And that, of course, is humanity’s approach to heavenly help – thank you, of course, and how can we contact you again? Our human nature wants God’s blessings rather than the ‘Blesser’ – God himself.
And we can sense that Jesus’ goal is relational. He wants people to know God and his kingdom. And Jesus doesn’t quote the past teachers of Jewish law – he’s more direct – ‘You’ve heard it said but I say to you’ sort of thing – and his words have power – are listened to – because of the signs he does – and those who hear him hear ‘authority and power’. He rebukes demons and fevers alike. Whatever is happening isn’t mechanical but relational. Words create relationships. Jesus’ powerful words create relationships with people and they hold people close to Jesus because they have power and authority – Jesus said so – and in our text the people might point to the signs as evidence that a relationship with Jesus is God’s intention for people. His words are also the ultimate power and when he commands are obeyed as demons and fevers know.
We have no idea whether Jesus healed everyone in Capernaum – probably not – and the people want him to stay – open your surgery, we’ll come when we need you – but Jesus clearly states his intention, “I must preach the good news of the kingdom of God to the other towns also, because that is why I was sent” (Luke 4:43). Jesus is on about words and any focus on the signs and wonders must be very careful that they are not about the effects of the words rather than the speaker of the words. That is the way of magic – the right words are more important than the speaker. However faith while very interested in the words is also very interested in who is speaking and the relationship between speaker and hearer.
We live a long time after Jesus walked on Earth and Capernaum is not ‘down the road’ yet Jesus and his words are central for us and for his followers and are needed by the whole world because yes, they have power and authority – one day every knee in heaven, on Earth, and under the earth will bow before Jesus and say that he is Lord – and behind that power and authority is purpose – and God’s purpose is that we should live with him now in this world with faith and meaning and with confidence and purpose, and so discover a powerful way to live. But this power is not necessarily the power of the miracle – happens once and then ‘back to work’ the next day – no, this is the power of a relationship that is forever faithful towards us in this world of trouble.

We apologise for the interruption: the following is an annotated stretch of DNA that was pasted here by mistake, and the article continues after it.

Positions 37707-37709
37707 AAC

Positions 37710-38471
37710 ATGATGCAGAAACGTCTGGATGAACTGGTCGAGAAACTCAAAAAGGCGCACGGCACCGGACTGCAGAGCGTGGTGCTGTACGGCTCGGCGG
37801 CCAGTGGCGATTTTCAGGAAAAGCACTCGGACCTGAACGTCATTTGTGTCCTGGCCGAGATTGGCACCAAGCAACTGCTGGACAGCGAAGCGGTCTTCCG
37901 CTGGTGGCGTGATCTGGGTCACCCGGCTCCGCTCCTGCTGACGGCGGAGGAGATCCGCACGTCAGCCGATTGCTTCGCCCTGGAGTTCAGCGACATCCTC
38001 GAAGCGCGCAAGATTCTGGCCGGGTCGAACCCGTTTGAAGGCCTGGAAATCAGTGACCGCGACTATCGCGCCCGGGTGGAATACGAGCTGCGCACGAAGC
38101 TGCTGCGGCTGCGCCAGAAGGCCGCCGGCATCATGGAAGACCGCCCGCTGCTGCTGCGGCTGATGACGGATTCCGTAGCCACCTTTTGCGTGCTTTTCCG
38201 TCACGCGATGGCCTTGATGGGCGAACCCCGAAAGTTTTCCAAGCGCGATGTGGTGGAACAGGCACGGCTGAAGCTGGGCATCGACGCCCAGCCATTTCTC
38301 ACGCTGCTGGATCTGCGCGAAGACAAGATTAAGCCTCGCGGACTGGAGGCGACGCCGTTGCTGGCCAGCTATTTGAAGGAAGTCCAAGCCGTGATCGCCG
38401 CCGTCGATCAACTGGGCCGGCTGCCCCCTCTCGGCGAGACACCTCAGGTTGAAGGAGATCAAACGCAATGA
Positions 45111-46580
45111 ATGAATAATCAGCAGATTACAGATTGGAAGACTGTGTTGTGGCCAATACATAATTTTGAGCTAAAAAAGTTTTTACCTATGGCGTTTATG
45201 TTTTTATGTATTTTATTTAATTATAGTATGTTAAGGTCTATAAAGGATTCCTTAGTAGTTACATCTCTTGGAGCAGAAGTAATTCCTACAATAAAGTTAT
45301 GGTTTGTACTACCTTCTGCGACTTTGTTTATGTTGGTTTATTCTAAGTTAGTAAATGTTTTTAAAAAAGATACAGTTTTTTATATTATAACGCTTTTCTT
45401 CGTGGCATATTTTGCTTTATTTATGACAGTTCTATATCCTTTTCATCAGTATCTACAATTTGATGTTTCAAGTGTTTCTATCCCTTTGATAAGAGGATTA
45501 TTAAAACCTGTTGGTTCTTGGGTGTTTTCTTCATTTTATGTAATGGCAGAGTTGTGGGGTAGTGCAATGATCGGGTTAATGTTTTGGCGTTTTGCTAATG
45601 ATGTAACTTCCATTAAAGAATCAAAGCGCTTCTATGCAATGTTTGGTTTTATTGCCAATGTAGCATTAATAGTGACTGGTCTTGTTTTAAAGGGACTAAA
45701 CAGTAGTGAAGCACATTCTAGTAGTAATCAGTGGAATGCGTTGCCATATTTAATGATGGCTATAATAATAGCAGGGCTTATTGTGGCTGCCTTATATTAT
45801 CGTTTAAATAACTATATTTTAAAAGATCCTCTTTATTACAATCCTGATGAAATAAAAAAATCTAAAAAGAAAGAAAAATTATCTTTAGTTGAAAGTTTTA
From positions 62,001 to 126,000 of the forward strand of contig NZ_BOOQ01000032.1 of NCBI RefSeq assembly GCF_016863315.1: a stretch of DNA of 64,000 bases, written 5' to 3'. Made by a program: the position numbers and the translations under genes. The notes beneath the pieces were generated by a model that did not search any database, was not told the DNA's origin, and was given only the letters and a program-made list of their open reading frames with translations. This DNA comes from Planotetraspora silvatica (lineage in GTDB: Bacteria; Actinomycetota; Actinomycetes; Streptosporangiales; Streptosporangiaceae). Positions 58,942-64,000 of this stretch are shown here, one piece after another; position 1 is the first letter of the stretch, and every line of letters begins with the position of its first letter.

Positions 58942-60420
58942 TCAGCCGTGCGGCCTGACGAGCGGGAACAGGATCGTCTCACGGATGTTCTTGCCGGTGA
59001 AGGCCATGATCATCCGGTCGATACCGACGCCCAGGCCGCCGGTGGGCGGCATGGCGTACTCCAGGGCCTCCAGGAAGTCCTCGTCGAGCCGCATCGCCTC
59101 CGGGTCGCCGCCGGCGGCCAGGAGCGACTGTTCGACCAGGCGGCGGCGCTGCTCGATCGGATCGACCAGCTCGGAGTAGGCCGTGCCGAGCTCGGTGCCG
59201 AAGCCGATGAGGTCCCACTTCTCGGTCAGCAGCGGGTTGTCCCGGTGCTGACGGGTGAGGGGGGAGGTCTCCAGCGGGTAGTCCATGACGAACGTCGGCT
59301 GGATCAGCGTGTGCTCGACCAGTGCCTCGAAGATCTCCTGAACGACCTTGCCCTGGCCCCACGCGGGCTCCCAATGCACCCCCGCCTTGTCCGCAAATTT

Paul described this powerful way of living no matter what the world throws at us in his 2nd letter to the Corinthians, 7 But we have this treasure in jars of clay, to show that the surpassing power belongs to God and not to us. 8 We are afflicted in every way, but not crushed; perplexed, but not driven to despair; 9 persecuted, but not forsaken; struck down, but not destroyed; 10 always carrying in the body the death of Jesus, so that the life of Jesus may also be manifested in our bodies. 11 For we who live are always being given over to death for Jesus’ sake, so that the life of Jesus also may be manifested in our mortal flesh (2 Corinthians 4:7-11 ESV).
Jesus continues to speak his good news to us and bring the Kingdom of God to us through his absolution, through Baptism, through Holy Communion, and through his words in sermon, liturgy, and song. These words still have power and authority and Jesus’ purpose is still so that we may live with him, following him, rather than independently of him. Jesus establishes a relationship with us and then all we do in our lives, in our words and deeds can be seen in response to him. We’re still us, individually us, still responsible for our behaviour but we’re not just ‘us’ – me, by myself – for the follower of Jesus wants him to keep speaking the good news of the kingdom so that we can live each day with meaning and purpose and look into the future with confidence and not be afraid. Is that what we imagine when we’re here?
- Luke 4:31 - 44